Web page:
White House Explanation of Student Loan Debt Would ‘Embarrass Orwell’: Former Congressman
Late Thursday night, the White House admitted that its bailout of student loans will cost hundreds of billions of dollars over the next 10 years — but a former congressman said Democrats’ claims that the action will not deepen the national debt would “embarrass George Orwell.”
Since releasing his plan to let graduates shift between $10,000 and $20,000 in student loan debt to their fellow Americans, the Biden administration has struggled to explain who will pay, how it will impact the federal deficit, or even how much it will cost.
The total burden to taxpayers “remains to be determined” depending on “what percentage of eligible borrowers actually take up this opportunity,” said White House spokesperson Karine Jean-Pierre on Thursday. “That is something that the Department of Education is going to lead. … I don’t have any more to speak on to that.”
Later in the evening, Jean-Pierre told CNN’s Don Lemon she said the cost is “going to be about $24 billion per year,” or roughly a quarter-trillion dollars in 10 years. She believed 75% of eligible borrowers will apply for the funds. That’s in line with the the Penn Wharton Budget Model, which calculated the costs at $329 billion over the next decade. But it’s significantly lower than an analysis from the Committee for a Responsible Budget, which pegs the bailout’s price tag at between $440 billion and $600 billion. The center-right think tank settled on an estimate of a half-trillion dollars: $360 billion for the bailout, $120 from lowering the amount students pay in the future, and $20 billion from extending the payment pause until January 1.
While Jean-Pierre answered the question of total cost, she spent the Wednesday press briefing dodging questions about who would pay for the bailouts. Both Wednesday and Thursday, she claimed the administration’s “$1.7 trillion in deficit reduction” would absorb the cost, and that ending the 29-month-long moratorium that allowed graduates to pause student loan repayments, is “going to offset a lot of what we’re doing” by generating $4 billion in revenue. She did not discuss whether Biden’s bailout would encourage some to default. She responded to a query about whether the policy would lead colleges to raise tuition rates by saying, “We have to see.”
Claiming a $500 billion debt bailout will not increase the federal deficit would “embarrass George Orwell,” said David Brat, former U.S. congressman from Virginia, who now serves as dean of Liberty University’s business school. The “deficit reduction” follows the historic debt generated by the COVID-19 lockdowns — a debt that economists across the spectrum understand is unsustainable. Touting a lower deficit is like standing “at the bottom of the Grand Canyon, but then a few rocks fall down, and you get to stand on those little tiny rocks,” Brat told “Washington Watch” guest host Joseph Backholm on Thursday. “You’re still at the bottom of the Grand Canyon. … Only in D.C. can you get away with that kind of logic.”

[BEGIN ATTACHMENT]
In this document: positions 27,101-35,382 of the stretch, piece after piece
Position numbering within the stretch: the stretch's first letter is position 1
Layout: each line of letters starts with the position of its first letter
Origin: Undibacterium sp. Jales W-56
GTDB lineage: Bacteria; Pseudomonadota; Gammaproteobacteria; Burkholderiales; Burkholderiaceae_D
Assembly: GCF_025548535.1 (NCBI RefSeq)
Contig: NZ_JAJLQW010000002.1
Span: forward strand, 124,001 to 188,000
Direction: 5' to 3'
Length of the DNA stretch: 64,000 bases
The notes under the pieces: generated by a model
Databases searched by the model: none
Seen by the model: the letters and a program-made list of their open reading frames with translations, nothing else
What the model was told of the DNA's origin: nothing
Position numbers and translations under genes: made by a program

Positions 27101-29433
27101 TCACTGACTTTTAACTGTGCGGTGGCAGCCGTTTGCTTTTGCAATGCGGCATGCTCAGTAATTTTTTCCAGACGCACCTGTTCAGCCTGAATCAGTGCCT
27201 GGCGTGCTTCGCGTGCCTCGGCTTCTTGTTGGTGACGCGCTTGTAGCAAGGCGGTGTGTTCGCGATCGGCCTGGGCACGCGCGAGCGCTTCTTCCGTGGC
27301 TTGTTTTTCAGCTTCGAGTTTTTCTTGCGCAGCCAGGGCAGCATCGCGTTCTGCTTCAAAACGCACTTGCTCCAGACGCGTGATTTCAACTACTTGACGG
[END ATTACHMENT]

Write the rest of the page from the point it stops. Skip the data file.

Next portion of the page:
Biden dismissed concerns about his stated policy, tweeting, “I will never apologize for helping America’s middle class — especially not to the same folks who voted for a $2 trillion tax cut for the wealthy and giant corporations that racked up the deficit.” Biden made no distinction between tax cuts, which allow people to keep more of the money they earned, and bailouts, which force Americans to assume other people’s debts.
The cumulative effect of borrow-and-spend policies still threatens U.S. economic health which could, in turn, undermine America’s standing in the world. “Santa Claus is popular. Free stuff is popular. And the American people have got to get over this very bad habit,” insisted Brat.
Academia may not merit a bailout based on its competence, he said. Brat wished that colleges would begin “truly educating our kids and our young scholars into productive skills like technology, computer science, I.T. information systems, engineering, data analytics, data analysis.” But productivity has not benefited, he said. “The Chinese and the Indians haven’t missed this memo,” stated Brat. “We’re really harming our kids and the next generation. And it’s intentional, I hate to report.”
The economic discrepancies require Christians to combine the fundamental principles of economics with the moral precepts of the Bible. “Christians are the greatest people on Earth,” he said, but “sometimes they’re so innocent, they don’t get how evil the world is.” He cited government assurances that the real estate market was sound shortly before the 2008 market crash, as well as recent forecasts that the United States — which is currently in recession and reporting economic contraction — would somehow eke out a year of overall positive growth in 2022.
“You’ve got to do your own homework. You’ve got to do your own numbers,” Brat exhorted listeners. “You got to educate your own kids.” He encouraged them to read the world of Nobel Prize-winning economist Milton Friedman and John Taylor, the author of the Taylor Rule linking inflation and interest rates.
“It’s incumbent on us” to know sound principles, so that Christians cannot be misled by others, concluded Brat. “The Christian community has to have intellectual and moral confidence in what we do.”
Ben Johnson is senior reporter and editor at The Washington Stand.